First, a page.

• After a brief stint in the minors, Nationals SP Joe Ross looks like he'll be a valuable asset both in Washington and in fantasy leagues this season.
By Michael Beller
May 25, 2017

Joe Ross returned to the Nationals rotation Tuesday after spending nearly one month in the minors. A second trip to the minors was more unlikely than the first, but if his first start is any indication, his short stint at Triple-A Syracuse will look like nothing more than a blip on the radar of a successful season.

Ross shut down the Mariners for eight innings allowing one run on five hits, striking out six and walking none. The Mariners’ lone mark of the night came on a Mike Zunino solo homer. Outside of that, Ross was electric. He induced 10 whiffs and 12 groundouts, including two double plays. Both of those twin killings came with a man on first and nobody else on base, so Ross was never in any trouble in the start. He lived at 93–94 mph with his fastball to start the game, and while his velocity declined as the night wore on, his early heat set the foundation for him to go to his secondary pitches. It was just the sort of outing that eluded him before his demotion, and the perfect way for him to announce his return to the majors.

It wasn’t supposed to be this hard for Ross this season. The 24-year-old made 32 starts over the last two years, essentially a full season’s worth of turns through the rotation. He pitched to a 3.52 ERA, 3.46 FIP and 1.22 WHIP with 162 strikeouts in 181 2/3 innings across those 32 outings, essentially locking in a mid-rotation floor in his age-23 season. He struggled in April, allowing 13 earned runs and 20 hits in 15 2/3 innings, but it would have been a shock for him to completely deviate from the trajectory he had set for himself over his first two seasons. Tuesday’s start gives us some hard evidence that April’s struggles were nothing more than the natural vagaries of a baseball career and season.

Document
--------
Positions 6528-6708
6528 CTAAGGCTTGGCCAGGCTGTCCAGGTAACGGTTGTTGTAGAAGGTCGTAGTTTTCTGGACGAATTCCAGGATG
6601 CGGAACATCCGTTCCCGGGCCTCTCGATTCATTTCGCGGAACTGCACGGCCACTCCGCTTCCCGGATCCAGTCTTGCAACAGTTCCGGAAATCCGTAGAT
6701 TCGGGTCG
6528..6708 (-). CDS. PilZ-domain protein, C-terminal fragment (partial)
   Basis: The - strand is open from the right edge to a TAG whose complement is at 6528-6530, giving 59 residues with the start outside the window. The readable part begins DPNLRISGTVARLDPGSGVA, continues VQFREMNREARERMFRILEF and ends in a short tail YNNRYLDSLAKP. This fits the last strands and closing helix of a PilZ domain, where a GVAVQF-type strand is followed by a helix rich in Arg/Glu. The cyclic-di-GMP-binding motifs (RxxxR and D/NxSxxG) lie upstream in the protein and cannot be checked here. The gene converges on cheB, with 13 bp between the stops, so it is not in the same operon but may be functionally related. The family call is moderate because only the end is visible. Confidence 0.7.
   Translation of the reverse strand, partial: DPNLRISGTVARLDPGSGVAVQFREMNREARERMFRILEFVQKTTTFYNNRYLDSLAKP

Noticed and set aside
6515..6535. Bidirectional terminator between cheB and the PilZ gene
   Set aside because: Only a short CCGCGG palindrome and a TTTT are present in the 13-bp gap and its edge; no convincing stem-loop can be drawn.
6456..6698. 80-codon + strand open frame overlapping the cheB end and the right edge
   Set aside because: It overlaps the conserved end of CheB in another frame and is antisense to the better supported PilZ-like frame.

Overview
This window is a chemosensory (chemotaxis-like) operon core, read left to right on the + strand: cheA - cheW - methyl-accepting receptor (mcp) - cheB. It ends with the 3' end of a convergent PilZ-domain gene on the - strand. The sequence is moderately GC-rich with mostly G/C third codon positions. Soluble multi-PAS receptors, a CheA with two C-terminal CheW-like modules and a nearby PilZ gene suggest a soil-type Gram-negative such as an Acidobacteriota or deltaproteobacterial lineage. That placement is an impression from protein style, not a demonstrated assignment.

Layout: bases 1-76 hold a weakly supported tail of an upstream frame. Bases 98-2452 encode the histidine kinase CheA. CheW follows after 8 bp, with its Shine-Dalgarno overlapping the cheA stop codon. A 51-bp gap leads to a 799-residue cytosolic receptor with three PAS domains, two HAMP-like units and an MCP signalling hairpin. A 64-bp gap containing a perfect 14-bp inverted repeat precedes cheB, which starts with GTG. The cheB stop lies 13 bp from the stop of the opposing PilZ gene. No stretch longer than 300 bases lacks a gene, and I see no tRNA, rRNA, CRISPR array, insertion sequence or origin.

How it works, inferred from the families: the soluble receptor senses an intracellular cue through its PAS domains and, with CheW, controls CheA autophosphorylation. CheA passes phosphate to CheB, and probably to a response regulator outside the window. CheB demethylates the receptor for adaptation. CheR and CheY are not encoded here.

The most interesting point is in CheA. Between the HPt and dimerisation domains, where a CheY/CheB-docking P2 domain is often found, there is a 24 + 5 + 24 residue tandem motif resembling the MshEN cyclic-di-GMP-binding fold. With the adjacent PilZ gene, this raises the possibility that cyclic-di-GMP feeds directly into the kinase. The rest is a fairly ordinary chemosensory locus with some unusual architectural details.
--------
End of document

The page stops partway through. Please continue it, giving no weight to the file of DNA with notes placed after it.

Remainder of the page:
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If you were designing a distribution of outs that illustrated Ross at his most effective, six strikeouts and 12 groundouts would likely be it. Like his older brother Tyson, Joe gets by on three pitches. While Tyson throws both a four-seamer and sinker, in addition to a wipeout slider, Joe eschews the four-seamer entirely, going with a sinker, slider and changeup. The one thing those pitches have in common is that they all dive down when the get into the hitting zone. When Ross is on, hitters can’t help putting them on the ground when they make contact. That fate befell the Mariners on Tuesday.

Let’s take a look at the sort of contact Ross is able to induce with his two primary pitches the sinker and slider. Again, Ross got outs on 10 grounders against the Mariners, with two of those going for double plays. Just two of the 10 balls were hit sharply, with exit velocities better than 90 mph. Of course, one of the great things about grounders is that even hard-hit ones are going to find gloves plenty of the time, certainly more often than line drives or hard-hit fly balls. Still, it’s the amount of weak ground-ball contact Ross generated that was so impressive.

We’ll start in the top of the second, with Kyle Seager at the plate. Ross fell behind Seager 3–0, putting Seattle’s third baseman in the driver’s seat. In a vacuum, Seager is always going to have a 3–0 green light. Certain game situations might dictate otherwise, but, generally, Scott Servais will rightly trust his veteran slugger to attack a 3–0 pitch he can drive, and lay off anything else. That’s certainly the case in a scoreless game in the second inning with one out and no one on base.